Visit any moderately prosperous community in the advanced world and along with the plenteous shopping opportunities, you can glimpse this quest for transcendence in action. From the mainstream embrace of once-exotic practices such as yoga and meditation to the rise of spirituality in the workplace and evangelical themes in books and movies, the pursuit of purpose and meaning has become and integral part of our lives. People everywhere have moved from focusing on the day-to-day text of their lives to the broader context. Of course, material wealth hasn’t reached everyone in the developed world, not to mention vast numbers in the less developed world. But abundance has freed literally hundreds of millions of people from the struggle for survival and, as Nobel Prize-winning economist Robert William Fogel writes, “made it possible to extend the quest for self-realization from a minute fraction of the population to almost the whole of it.” 35




Outsourcing is overhyped in the short term. But it’s under-hyped in the long term. As the cost of communicating with the other side of the globe falls essentially to zero, and as developing nations continue to mint millions of extremely capable knowledge workers, the working lives of North Americans, Europeans and Japanese people will change dramatically. If standardized, routine L-Directed work such as many kinds of financial analysis, radiology, and computer programming can be done for a lot less overseas and delivered to clients instantly via fiber optic links, that’s where the work will go. This upheaval will be difficult for many, but it’s ultimately not much different from transitions we’ve weathered before. This is precisely what happened to routine mass production jobs, which moved across the oceans in the second half of the twentieth century. And just as those factory workers had to master a new set of skills and learn how to bend pixels instead of steel, many of today’s knowledge workers will likewise have to command a new set of aptitudes. They’ll need to do what workers abroad cannot do equally well for much less money–using R-Directed abilities such as forging relationships rather than executing transactions, tackling novel challenges instead of solving routine problems, and synthesizing the big picture rather than analyzing a single component. 40




Human beings have much to recommend, but when it comes to chess–and increasingly other endeavors that depend heavily on rule-based logic, calculation, and sequential thinking–computers are simply better, faster, and stronger. What’s more, computers don’t fatigue. They don’t get headaches. They don’t choke under pressure or sulk over losses. They don’t worry what the audience thinks or care what the press will say. They don’t space out. They don’t slip up. And that has humbled even the notoriously egomaniacal grand master. In 1987, Kasparov, then the chess world’s enfant terrible, boasted: “No computer can ever beat me.” Today, Kasparov, now our modern John Henry, says: “I give us only a few years. Then they’ll win every match, and we may have to struggle to win even a single game.” 44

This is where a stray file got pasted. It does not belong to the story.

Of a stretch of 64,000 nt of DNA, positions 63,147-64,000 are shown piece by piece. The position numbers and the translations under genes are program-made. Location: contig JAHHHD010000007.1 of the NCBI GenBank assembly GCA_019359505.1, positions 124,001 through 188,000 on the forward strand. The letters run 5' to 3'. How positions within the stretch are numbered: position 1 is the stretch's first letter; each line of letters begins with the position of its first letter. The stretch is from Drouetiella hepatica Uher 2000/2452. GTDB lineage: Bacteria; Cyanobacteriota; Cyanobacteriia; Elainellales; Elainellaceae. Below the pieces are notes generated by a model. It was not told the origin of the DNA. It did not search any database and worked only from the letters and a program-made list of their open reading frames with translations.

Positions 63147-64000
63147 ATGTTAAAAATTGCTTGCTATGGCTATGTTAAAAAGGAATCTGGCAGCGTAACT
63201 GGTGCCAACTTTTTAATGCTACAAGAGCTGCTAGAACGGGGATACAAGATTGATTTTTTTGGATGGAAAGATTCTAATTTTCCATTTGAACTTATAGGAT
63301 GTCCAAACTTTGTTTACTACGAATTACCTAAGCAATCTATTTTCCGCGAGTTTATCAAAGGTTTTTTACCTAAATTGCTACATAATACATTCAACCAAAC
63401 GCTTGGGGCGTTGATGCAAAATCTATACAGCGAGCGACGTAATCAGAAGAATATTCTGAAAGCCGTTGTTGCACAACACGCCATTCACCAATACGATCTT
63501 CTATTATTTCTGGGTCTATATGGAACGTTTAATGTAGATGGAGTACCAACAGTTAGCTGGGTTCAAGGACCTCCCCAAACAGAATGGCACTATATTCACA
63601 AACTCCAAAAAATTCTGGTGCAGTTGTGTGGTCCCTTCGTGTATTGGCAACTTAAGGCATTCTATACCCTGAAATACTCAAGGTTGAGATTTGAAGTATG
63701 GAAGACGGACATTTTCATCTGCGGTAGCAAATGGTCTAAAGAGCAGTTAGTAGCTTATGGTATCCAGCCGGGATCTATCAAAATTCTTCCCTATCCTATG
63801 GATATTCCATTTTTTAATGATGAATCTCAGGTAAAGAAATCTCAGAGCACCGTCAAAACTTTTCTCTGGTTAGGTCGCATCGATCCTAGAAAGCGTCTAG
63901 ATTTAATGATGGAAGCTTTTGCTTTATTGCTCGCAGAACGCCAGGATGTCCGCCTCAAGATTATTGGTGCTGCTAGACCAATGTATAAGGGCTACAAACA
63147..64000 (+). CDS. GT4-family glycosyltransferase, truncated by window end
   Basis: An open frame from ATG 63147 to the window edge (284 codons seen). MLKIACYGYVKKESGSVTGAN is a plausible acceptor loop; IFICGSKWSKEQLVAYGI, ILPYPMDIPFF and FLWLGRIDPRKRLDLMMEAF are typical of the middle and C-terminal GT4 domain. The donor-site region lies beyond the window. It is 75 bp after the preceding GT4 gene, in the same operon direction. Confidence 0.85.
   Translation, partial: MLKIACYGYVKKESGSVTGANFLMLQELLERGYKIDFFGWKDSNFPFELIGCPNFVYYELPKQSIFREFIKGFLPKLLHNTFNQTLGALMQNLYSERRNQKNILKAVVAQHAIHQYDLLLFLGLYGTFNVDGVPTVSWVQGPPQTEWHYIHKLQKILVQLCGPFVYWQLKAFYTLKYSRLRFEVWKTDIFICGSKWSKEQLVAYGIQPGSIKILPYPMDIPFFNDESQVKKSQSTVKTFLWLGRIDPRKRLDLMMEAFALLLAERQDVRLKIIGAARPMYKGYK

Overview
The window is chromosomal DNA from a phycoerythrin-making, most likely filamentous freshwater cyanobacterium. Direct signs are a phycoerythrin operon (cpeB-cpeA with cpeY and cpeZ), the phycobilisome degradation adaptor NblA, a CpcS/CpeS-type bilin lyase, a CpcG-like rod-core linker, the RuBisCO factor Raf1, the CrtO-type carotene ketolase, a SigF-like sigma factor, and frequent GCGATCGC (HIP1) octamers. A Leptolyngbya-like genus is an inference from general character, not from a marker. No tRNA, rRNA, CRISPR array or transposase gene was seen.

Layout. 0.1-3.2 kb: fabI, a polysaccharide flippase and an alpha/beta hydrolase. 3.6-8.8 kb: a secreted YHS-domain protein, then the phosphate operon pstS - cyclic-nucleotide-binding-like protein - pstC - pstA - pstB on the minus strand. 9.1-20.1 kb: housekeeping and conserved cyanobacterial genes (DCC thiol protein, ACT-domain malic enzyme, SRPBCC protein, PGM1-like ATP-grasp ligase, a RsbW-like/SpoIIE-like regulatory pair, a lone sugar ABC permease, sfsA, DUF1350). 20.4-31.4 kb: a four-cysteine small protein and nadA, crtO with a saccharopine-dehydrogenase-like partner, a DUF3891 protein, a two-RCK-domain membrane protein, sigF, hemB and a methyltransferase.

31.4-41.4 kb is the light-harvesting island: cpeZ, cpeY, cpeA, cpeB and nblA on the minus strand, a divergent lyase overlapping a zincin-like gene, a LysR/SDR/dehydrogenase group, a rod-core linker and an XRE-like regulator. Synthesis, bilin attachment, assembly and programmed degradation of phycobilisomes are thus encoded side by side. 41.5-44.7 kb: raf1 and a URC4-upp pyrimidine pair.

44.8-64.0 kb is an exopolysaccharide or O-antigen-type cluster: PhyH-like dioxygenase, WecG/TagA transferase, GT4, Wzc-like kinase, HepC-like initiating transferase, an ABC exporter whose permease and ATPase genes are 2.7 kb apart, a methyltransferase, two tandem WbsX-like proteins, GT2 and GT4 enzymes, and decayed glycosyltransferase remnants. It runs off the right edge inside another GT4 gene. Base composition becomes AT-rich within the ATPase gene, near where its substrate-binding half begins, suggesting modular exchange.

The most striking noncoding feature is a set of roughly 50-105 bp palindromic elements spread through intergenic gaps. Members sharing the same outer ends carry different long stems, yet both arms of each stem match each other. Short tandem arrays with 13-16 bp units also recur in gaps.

Last century, machines proved they could replace human backs. This century, new technologies are proving they can replace human left brains. Management meta-guru Tom Peters puts it nicely saying that for white-collar workers “software is a forklift for the mind.” It won’t eliminate every left-brain job. But it will destroy many and reshape the rest. Any job that depends on routines–that can be reduced to a set of rules, or broken down into a set of repeatable steps–is at risk. If a $500-a-month Indian chartered accountant doesn’t swipe your comfortable accounting job, Turbo-Tax will. 44

To recap, three forces are tilting the scales in favor of R-Directed Thinking. Abundance has satisfied, and even over satisfied, the material needs of millions–boosting the significance of beauty and emotion and accelerating individuals’ search for meaning. Asia is now performing large amounts of routine, white-collar, L-Directed work at significantly lower costs, thereby forcing knowledge workers in the advanced world to master abilities that can’t be shipped overseas. And automation has begun to affect this generation’s white-collar workers in much the same way it did last generation’s blue-collar workers, requiring L-Directed professionals to develop aptitudes that computers can’t do better, faster, or cheaper. 47



Think of the last 150 years as a three-act drama.

  1. In Act I, the Industrial Age, massive factories and efficient assembly lines powered the economy. The lead character of this act was the mass production worker, whose cardinal traits were physical strength and personal fortitude.
  2. In Act II, the Information Age, the United States and other nations began to evolve. Mass production faded into the background, while information and knowledge fueled the economies of the developed world. The central figure in this act was the knowledge worker, whose defining characteristic was proficiency, L-Directed Thinking.
  3. Now, as the forces of Abundance, Asia, and Automation deepen and intensify, the curtain is rising on Act III. Call this act the Conceptual Age. The main characters now are the creator and the empathizer, whose distinctive ability is mastery of R-Directed Thinking. 48-49

As individuals grow richer, as technologies become more powerful and as the world grows more connected, these three forces [AffluenceTechnology, and Globalization] eventually gather enough collective momentum to nudge us into a new era. That is how, over time, we moved from the Agriculture Age to the Industrial Age to the Information Age to the Conceptual Age once again fed by affluence (the abundance that characterizes Western life), technological progress (the automation of several kinds of white-collar work), and globalization (certain types of knowledge work moving to Asia). 50